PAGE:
Visual Storytelling is an interdisciplinary class created to amend the “lack of information in art history, visual history and background design” in Yale’s curriculum, Harrington said. She said the class remains one of the few YSD classes that is open to all Yale students regardless of school affiliation, a fact which ties into McCoy’s multifaceted background.

“I’ve never met a more honest, entertaining and open lecturer as Ann McCoy,” said Yale School of Drama Research Fellow in Projection Design Camilla Tassi DRA ’19. “She is unapologetic in her mission to promote dialogue, expression and social justice through art and its analysis.”

McCoy’s Guggenheim Fellowship project is inspired by the Colorado mines that formed the landscape of her childhood. Her father was a scientist who owned tungsten mines and shared his enthusiasm in the century-old Wolf Tongue Mill with McCoy. According to McCoy, The Glory Hole Mine in Central City Colorado proved especially inspiring. She described this formation as “like a honeycomb inside a mountain” and noted that “this idea of going into the earth fascinated me.”

“The wolf is a big symbol in alchemy,” McCoy said. “I’m interested in mining and refining of ores and how this relates to processes in the psyche, and our spiritual transformation – Alchemy was a symbolic language that dealt with the inner life, and was often linked to the ores.”

This year marks McCoy’s 39th time applying for the Guggenheim Fellowship. She says that after her initial success as an artist, spiritually-rooted art “had become taboo in the M.F.A. academic establishment stuck in critical theory and in the art world in general … It was very difficult to be an artist with my interests.”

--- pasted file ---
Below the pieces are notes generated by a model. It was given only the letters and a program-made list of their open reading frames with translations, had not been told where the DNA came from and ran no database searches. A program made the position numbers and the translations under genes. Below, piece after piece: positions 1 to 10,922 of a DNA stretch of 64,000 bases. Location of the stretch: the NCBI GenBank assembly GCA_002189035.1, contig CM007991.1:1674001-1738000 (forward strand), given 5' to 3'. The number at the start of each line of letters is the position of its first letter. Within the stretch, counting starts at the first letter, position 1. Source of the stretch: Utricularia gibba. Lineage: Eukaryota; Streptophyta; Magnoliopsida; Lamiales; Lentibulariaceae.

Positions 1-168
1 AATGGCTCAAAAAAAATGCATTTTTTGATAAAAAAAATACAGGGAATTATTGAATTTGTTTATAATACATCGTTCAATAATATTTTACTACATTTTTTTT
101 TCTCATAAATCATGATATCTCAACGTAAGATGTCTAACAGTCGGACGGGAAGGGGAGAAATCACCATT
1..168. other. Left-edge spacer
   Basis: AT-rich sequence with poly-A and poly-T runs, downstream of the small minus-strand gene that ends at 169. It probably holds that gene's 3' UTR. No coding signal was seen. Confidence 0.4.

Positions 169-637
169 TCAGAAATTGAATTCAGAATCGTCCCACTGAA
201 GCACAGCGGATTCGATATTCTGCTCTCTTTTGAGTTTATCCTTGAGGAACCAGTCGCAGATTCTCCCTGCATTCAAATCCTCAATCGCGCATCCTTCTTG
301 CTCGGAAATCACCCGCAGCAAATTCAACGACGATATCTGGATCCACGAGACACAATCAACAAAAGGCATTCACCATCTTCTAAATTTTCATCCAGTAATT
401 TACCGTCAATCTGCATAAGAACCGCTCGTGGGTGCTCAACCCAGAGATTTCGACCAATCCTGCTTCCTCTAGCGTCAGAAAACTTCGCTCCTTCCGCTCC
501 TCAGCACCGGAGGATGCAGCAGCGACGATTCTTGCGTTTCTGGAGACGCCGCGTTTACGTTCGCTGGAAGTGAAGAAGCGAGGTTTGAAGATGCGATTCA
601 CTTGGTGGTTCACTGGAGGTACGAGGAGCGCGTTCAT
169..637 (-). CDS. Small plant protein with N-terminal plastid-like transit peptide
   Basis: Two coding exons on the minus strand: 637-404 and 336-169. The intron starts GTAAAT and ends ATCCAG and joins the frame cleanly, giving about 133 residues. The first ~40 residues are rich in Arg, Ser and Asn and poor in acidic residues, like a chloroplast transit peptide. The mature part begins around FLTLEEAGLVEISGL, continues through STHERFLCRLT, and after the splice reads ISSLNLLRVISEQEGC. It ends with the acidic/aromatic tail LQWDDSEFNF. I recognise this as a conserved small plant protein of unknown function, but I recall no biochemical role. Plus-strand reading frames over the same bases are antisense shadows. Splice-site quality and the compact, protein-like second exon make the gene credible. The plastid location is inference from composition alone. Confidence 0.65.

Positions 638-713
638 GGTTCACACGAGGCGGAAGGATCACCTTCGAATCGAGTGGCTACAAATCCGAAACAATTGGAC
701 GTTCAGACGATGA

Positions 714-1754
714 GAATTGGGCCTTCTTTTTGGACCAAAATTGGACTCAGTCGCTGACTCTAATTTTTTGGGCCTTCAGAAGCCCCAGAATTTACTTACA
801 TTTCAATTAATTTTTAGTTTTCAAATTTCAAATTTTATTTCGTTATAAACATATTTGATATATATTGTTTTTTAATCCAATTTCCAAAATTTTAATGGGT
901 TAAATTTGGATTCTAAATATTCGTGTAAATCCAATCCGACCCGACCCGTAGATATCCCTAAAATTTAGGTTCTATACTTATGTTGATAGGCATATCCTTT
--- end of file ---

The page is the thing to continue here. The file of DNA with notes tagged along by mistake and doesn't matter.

“One of the problems with positivism, secularism and our materialistic and superficial society, is that people have forgotten about the life of the soul,” said McCoy. “We are seeing environmental destruction and mass addiction in our world so cut off from religious rituals celebrating agricultural renewal and nature.”

She noted that she draws inspiration from her childhood experiences of “seeing Pueblo and Apache rituals,” which she said had a “profound influence” on her art. She remembered how she “realized [that these rituals] were still grounded in rituals like the Hopi Snake Dance and Apache Maiden Ceremony that transversed the deepest layers of psyche and spirit.”

According to McCoy, the recent Guggenheim exhibition based on the work of Swedish mystic Hilma af Klint may have been what made her Guggenheim Fellowship possible. Its popularity, McCoy said, showed that “viewers were hungry for art linked to spirituality.”

“Doing away with the inner life as a spiritual path has caused us to lose our connection with nature and in many ways with ourselves,” said McCoy. Reflecting on af Klint’s exhibit and her Guggenheim Fellowship, she believes that the synthesis of spirituality and art is “coming back around.”

McCoy began teaching at Yale in 2010.

Phoebe Liu | phoebe.liu@yale.edu